1 Fluidic Array Systems and Technology Group, Biomedical Micro Systems Section, Department of Micro- and Nanotechnology, Technical University of Denmark2 Biomedical Micro Systems Section, Department of Micro- and Nanotechnology, Technical University of Denmark3 Department of Micro- and Nanotechnology, Technical University of Denmark4 ChemLabChip Group, LabChip Section, Department of Micro- and Nanotechnology, Technical University of Denmark5 LabChip Section, Department of Micro- and Nanotechnology, Technical University of Denmark6 Center for Intelligent Drug Delivery and Sensing Using Microcontainers and Nanomechanics, Center, Technical University of Denmark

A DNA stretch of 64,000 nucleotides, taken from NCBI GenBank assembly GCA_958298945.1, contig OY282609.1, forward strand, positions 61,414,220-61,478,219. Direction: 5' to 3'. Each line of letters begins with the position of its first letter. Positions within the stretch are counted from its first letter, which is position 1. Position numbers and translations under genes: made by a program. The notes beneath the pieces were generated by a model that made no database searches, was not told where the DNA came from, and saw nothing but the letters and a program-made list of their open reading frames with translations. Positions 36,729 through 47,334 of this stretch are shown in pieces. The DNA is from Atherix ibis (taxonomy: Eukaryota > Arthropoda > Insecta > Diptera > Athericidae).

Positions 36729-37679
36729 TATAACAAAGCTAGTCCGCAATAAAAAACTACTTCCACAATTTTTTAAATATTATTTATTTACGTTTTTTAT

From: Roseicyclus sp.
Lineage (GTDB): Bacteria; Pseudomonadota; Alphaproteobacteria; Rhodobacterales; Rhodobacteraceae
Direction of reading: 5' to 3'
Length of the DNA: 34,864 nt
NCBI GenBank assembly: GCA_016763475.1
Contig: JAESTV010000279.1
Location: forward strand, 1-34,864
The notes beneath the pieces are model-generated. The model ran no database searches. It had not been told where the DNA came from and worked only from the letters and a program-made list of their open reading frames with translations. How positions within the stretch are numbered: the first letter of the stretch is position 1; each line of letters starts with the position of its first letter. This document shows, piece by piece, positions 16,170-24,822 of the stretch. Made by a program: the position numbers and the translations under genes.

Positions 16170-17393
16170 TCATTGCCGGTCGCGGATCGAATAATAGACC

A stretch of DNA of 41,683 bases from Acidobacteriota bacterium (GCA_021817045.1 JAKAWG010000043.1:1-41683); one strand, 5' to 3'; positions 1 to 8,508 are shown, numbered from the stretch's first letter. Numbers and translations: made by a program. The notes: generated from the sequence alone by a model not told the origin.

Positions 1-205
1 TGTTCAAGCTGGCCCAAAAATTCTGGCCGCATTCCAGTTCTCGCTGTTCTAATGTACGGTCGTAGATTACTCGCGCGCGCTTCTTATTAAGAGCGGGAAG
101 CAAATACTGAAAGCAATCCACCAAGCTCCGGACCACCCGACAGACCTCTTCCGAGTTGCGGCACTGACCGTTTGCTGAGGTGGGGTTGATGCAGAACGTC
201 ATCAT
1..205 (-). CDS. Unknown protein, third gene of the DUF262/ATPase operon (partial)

Microfluidic applications hold promise for many different end‐users both within and outside, and across many different research communities. Despite the benefits of microfluidic approaches, adoption and implementation thereof is often hindered by practical issues. Microfluidic components which are more reliable and robust, and which address practical issues are required to encourage and allow non‐expert users, those not familiar with microfluidic fabrication methods, to adopt microfluidic approaches. The first practical challenge encountered by users of microfluidics is the creation of interconnections between microfluidic devices and the outside world. This challenge results from the lack of standards for interconnecting components and the scale disparity between typical microfluidic channel dimensions, microns to hundreds of microns, and the “macro” methods required to address these channels. A second practical challenge users face stems from the peripheral equipment, e.g. pumps, required to drive microfluidic devices. This equipment is often costly and bulky and results in limitations and restrictions on microfluidic device operation, such as the number of channels or devices which can be actuated or microscopic observation. To address the above issues interconnection and pumping solutions were developed. Methods for creating multiple, aligned, parallel and planar interconnections well suited to microscopy are described. Both reusable, non‐integrated, and permanent, integrated interconnection solutions are presented. The construction of twelve and eight channel miniaturized, mechanically actuated peristaltic pumps is also described. The small footprint of the pumps allows their placement adjacent to microfluidic devices and on microscope stages. The reusable, non‐integrated interconnection and miniaturized peristaltic pump solutions were then combined into modular microfluidic systems. One system provides high interconnection numbers/density and allows many possible configurations. Additionally, and apart from many other accounts of modular microfluidic solutions, methods for control and actuation of microfluidic networks built from the modular components is described. Prototypes of the microfluidic system have begun to be distributed to external collaborators and researcher parties. These end‐users will assist in the validation of the approach and ultimately fulfil the key driver for development of such a system: providing a practical method for collection of relevant and novel biochemical and biological data from microfluidic devices.